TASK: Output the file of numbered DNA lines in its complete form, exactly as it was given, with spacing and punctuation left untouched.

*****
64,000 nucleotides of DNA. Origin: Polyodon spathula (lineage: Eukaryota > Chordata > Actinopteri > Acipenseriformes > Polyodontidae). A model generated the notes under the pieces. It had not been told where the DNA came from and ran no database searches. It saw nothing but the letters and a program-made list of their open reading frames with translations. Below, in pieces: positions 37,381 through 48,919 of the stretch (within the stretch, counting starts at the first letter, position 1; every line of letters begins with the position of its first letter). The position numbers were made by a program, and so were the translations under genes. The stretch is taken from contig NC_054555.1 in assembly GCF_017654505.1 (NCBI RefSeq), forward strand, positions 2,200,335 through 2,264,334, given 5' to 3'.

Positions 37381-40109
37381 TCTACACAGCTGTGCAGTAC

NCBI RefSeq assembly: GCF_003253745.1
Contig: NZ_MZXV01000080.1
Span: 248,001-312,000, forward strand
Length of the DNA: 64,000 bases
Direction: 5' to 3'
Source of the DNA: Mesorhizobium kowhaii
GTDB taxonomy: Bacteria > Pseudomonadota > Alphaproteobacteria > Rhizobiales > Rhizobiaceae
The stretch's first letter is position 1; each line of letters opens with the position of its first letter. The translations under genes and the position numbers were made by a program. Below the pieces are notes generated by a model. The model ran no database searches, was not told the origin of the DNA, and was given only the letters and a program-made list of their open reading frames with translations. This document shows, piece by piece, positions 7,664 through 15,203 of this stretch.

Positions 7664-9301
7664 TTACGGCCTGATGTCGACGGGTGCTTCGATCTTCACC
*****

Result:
64,000 nucleotides of DNA. Origin: Polyodon spathula (lineage: Eukaryota > Chordata > Actinopteri > Acipenseriformes > Polyodontidae). A model generated the notes under the pieces. It had not been told where the DNA came from and ran no database searches. It saw nothing but the letters and a program-made list of their open reading frames with translations. Below, in pieces: positions 37,381 through 48,919 of the stretch (within the stretch, counting starts at the first letter, position 1; every line of letters begins with the position of its first letter). The position numbers were made by a program, and so were the translations under genes. The stretch is taken from contig NC_054555.1 in assembly GCF_017654505.1 (NCBI RefSeq), forward strand, positions 2,200,335 through 2,264,334, given 5' to 3'.

Positions 37381-40109
37381 TCTACACAGCTGTGCAGTAC

NCBI RefSeq assembly: GCF_003253745.1
Contig: NZ_MZXV01000080.1
Span: 248,001-312,000, forward strand
Length of the DNA: 64,000 bases
Direction: 5' to 3'
Source of the DNA: Mesorhizobium kowhaii
GTDB taxonomy: Bacteria > Pseudomonadota > Alphaproteobacteria > Rhizobiales > Rhizobiaceae
The stretch's first letter is position 1; each line of letters opens with the position of its first letter. The translations under genes and the position numbers were made by a program. Below the pieces are notes generated by a model. The model ran no database searches, was not told the origin of the DNA, and was given only the letters and a program-made list of their open reading frames with translations. This document shows, piece by piece, positions 7,664 through 15,203 of this stretch.

Positions 7664-9301
7664 TTACGGCCTGATGTCGACGGGTGCTTCGATCTTCACC